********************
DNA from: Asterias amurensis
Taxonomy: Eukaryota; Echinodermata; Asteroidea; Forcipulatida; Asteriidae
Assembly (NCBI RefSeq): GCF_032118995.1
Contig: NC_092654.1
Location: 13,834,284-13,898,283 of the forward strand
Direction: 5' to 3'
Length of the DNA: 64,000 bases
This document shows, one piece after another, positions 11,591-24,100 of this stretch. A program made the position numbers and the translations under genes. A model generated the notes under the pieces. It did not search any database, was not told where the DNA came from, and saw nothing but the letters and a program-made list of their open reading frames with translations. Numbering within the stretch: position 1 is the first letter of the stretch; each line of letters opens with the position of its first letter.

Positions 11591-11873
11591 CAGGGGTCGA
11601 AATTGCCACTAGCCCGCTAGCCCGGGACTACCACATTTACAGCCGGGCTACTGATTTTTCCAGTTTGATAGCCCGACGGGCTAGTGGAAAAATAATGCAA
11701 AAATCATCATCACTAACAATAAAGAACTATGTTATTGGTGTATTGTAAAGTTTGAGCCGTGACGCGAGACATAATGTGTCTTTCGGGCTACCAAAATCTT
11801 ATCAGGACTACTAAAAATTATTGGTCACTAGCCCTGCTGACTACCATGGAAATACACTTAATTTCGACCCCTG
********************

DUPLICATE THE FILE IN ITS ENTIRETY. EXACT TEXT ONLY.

DNA from: Asterias amurensis
Taxonomy: Eukaryota; Echinodermata; Asteroidea; Forcipulatida; Asteriidae
Assembly (NCBI RefSeq): GCF_032118995.1
Contig: NC_092654.1
Location: 13,834,284-13,898,283 of the forward strand
Direction: 5' to 3'
Length of the DNA: 64,000 bases
This document shows, one piece after another, positions 11,591-24,100 of this stretch. A program made the position numbers and the translations under genes. A model generated the notes under the pieces. It did not search any database, was not told where the DNA came from, and saw nothing but the letters and a program-made list of their open reading frames with translations. Numbering within the stretch: position 1 is the first letter of the stretch; each line of letters opens with the position of its first letter.

Positions 11591-11873
11591 CAGGGGTCGA
11601 AATTGCCACTAGCCCGCTAGCCCGGGACTACCACATTTACAGCCGGGCTACTGATTTTTCCAGTTTGATAGCCCGACGGGCTAGTGGAAAAATAATGCAA
11701 AAATCATCATCACTAACAATAAAGAACTATGTTATTGGTGTATTGTAAAGTTTGAGCCGTGACGCGAGACATAATGTGTCTTTCGGGCTACCAAAATCTT
11801 ATCAGGACTACTAAAAATTATTGGTCACTAGCCCTGCTGACTACCATGGAAATACACTTAATTTCGACCCCTG